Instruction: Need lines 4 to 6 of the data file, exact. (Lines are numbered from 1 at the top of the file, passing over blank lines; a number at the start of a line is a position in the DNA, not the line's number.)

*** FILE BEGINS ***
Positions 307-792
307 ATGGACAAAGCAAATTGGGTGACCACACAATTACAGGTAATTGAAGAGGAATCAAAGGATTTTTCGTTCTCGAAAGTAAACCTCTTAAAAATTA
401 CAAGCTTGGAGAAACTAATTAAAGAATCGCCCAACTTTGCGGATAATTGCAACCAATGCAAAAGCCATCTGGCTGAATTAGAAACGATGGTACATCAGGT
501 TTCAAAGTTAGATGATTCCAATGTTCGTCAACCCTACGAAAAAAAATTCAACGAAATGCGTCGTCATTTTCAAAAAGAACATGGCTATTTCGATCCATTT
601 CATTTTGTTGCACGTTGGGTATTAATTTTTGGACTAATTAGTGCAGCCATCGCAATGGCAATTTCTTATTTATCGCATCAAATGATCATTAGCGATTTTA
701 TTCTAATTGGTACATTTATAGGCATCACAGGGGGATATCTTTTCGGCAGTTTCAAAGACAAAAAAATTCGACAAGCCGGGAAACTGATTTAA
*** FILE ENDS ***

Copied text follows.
501 TTCAAAGTTAGATGATTCCAATGTTCGTCAACCCTACGAAAAAAAATTCAACGAAATGCGTCGTCATTTTCAAAAAGAACATGGCTATTTCGATCCATTT
601 CATTTTGTTGCACGTTGGGTATTAATTTTTGGACTAATTAGTGCAGCCATCGCAATGGCAATTTCTTATTTATCGCATCAAATGATCATTAGCGATTTTA
701 TTCTAATTGGTACATTTATAGGCATCACAGGGGGATATCTTTTCGGCAGTTTCAAAGACAAAAAAATTCGACAAGCCGGGAAACTGATTTAA